Vehicle registration plates of Kyrgyzstan

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Kyrgyz registration plates were first issued in 1980, when the country was still a republic of the Soviet Union. Despite having gained its independence in 1991, it continued to use the old Soviet plates until the introduction of the current format in 1994.[1]



Between 1980 and 1993, Kyrgyz plates were manufactured to the Soviet GOST 3207-77 standard. The characters were of the following format: x ## ## XX where x is a lowercase Cyrillic counter letter; # is any digit between 0 and 9; and XX are two uppercase Cyrillic letters indicating where the vehicle was registered (e.g. БИ for Bishkek).

с 15 63 БИ


Current series Kyrgyz registration plate

1994 saw the launch of another format, which resembles more closely the style of registration plates used in Europe. The most notable changes are the switch from Cyrillic letters to Latin, and the presence of the Kyrgyz flag in a narrow band to the left of the plate. The alphanumerics are rendered in DIN 1451. The plate format is: X 9999 XX while first letter is based on geographic location.

Pelak shakhsi Kyrgyzstan 2009.png


Starting from July 2015, a new system has entered into circulation. Each province now has a two digit code. The new license plates have the font FE-Schrift. The numbers usually have a font size slightly larger than the letters, similar to Russian vehicle registration plates.

Private vehicles[edit]

The license plates have the format ## - ### xxx, where the first two digits are province codes. The plate is black on white. Right under the province codes, there is the Kyrgyz flag and the code KG.

Plak shakhsi-KG.png
Plak shakhsi2-KG.png


The license plates have the format ## - ### xx, where the first two digits are province codes. The plate is black on white.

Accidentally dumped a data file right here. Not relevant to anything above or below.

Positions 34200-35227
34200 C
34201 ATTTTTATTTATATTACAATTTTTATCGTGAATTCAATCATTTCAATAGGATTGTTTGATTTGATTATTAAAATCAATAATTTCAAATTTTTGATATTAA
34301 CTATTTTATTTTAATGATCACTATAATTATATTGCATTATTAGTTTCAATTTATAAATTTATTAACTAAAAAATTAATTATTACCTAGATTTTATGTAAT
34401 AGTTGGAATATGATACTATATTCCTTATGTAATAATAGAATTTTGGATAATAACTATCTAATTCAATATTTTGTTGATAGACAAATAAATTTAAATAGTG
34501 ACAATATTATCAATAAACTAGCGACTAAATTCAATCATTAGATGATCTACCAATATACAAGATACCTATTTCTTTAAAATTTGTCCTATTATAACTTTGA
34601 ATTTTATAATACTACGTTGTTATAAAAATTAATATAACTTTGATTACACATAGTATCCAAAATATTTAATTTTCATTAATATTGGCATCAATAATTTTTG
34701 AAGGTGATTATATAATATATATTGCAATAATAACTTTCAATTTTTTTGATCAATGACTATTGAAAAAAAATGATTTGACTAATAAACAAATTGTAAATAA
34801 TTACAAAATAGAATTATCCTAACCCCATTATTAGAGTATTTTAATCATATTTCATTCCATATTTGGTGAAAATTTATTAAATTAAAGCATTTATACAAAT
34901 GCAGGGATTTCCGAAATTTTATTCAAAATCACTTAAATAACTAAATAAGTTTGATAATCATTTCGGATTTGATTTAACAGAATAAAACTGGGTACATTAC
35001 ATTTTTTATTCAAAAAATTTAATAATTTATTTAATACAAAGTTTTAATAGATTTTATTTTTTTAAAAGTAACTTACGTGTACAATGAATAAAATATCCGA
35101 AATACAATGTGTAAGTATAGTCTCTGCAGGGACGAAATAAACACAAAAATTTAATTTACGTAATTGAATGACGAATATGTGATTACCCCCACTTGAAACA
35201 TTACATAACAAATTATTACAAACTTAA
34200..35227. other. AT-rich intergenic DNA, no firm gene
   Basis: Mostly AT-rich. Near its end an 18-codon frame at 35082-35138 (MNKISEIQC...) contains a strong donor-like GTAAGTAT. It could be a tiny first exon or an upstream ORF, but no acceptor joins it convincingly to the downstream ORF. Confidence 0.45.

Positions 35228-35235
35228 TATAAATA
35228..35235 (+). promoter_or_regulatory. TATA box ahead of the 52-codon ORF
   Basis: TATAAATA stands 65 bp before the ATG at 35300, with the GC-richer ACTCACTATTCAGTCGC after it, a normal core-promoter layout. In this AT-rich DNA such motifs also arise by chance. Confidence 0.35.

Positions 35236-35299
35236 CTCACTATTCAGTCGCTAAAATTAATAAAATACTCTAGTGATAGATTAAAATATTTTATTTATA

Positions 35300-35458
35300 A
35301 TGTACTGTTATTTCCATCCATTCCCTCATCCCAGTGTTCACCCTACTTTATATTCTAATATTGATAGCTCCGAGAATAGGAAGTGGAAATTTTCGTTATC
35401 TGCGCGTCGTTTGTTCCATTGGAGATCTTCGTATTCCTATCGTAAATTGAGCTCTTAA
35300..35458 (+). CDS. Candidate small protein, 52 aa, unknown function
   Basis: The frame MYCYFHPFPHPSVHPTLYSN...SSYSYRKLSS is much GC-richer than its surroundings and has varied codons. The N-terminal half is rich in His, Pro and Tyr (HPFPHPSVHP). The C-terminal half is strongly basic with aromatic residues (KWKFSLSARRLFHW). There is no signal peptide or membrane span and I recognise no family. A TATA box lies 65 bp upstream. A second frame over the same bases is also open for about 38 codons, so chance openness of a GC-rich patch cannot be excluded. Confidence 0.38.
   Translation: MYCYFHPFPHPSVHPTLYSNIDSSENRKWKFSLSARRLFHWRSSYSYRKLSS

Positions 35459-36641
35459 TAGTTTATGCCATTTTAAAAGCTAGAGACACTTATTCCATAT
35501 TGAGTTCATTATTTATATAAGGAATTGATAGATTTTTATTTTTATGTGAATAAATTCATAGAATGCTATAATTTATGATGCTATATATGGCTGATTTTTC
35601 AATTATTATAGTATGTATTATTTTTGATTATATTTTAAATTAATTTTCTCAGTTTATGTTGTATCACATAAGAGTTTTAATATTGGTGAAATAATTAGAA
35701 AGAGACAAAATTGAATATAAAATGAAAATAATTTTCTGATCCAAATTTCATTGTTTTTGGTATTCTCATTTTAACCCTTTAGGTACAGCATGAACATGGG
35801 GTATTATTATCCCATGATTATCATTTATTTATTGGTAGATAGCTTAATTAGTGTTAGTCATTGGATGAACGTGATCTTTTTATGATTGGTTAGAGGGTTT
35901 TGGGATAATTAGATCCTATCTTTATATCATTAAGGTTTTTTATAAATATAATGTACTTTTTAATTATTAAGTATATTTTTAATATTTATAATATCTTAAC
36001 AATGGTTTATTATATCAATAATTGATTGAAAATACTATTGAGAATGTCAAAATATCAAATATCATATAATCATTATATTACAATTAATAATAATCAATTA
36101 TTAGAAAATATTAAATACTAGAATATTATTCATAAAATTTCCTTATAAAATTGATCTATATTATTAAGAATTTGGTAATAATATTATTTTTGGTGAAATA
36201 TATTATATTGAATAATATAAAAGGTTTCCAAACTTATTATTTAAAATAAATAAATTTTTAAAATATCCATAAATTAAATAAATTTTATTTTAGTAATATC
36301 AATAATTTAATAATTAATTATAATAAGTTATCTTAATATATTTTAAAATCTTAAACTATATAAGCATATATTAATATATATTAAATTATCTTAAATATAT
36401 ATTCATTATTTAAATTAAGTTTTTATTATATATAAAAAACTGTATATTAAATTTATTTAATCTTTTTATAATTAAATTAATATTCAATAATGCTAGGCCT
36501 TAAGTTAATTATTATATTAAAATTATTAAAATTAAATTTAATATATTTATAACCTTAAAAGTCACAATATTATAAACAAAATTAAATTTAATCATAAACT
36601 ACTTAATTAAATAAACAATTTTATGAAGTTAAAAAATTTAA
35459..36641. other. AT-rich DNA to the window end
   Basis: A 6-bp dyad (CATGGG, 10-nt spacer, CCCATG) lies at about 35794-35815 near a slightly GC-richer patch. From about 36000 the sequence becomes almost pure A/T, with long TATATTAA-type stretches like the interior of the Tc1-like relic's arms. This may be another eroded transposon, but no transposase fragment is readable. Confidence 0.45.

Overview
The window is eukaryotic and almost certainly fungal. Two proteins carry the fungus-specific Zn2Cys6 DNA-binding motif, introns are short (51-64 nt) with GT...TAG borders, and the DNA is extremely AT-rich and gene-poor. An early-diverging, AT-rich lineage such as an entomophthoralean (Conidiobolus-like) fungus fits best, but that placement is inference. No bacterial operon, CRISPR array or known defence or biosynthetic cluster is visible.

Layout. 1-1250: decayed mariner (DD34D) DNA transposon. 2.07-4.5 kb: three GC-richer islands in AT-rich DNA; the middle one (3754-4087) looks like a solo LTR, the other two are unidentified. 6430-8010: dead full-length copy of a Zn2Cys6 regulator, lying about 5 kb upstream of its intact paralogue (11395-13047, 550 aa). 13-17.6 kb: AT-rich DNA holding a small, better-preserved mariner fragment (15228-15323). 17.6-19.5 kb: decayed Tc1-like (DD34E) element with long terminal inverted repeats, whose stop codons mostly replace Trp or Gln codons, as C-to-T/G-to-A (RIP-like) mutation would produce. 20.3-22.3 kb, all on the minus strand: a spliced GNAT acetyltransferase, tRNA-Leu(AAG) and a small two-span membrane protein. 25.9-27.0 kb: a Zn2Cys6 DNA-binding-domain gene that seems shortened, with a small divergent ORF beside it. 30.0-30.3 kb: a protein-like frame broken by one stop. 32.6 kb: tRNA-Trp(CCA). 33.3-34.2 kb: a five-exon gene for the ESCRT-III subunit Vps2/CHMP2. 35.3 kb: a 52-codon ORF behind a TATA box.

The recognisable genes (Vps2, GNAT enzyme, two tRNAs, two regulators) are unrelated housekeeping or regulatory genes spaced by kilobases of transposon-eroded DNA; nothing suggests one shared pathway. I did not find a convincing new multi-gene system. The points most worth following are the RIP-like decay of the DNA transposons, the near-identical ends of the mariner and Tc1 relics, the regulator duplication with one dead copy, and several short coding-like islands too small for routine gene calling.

Plak motor-KG.png

Governmental vehicles[edit]

The license plates have the format ## - ### PT, where the first two digits are province codes. The plate is black on white.

Plak dolati-KG.png
Plak dolati2-KG.png


Plak President-KG.png


The following plates are black on yellow. These flags show the code KG, but not the Kyrgyz flag. These plates have the following format: ## - #### L, where the first two digits are the province codes. The letter would be either of the following:

  • H: For a vehicle owned by a foreign citizen.
  • P: For a vehicles who would be in the country for more than 6 months
  • M: For foreign firms, their staff and families.
  • K: Belonging to foreign media
Plak mohajer-KG.png
Plak varedat-KG.png
Plak sherkat khareji-KG.png
Plak resane-KG.png


Diplomatic license plates are white on red, whereas the license plates for UN vehicles are white on blue. The license plates have the format L ## ###. The letter could be any of the following:

  • C: Official and personal vehicles of heads of consular posts and staff, i.e. Corps consulaires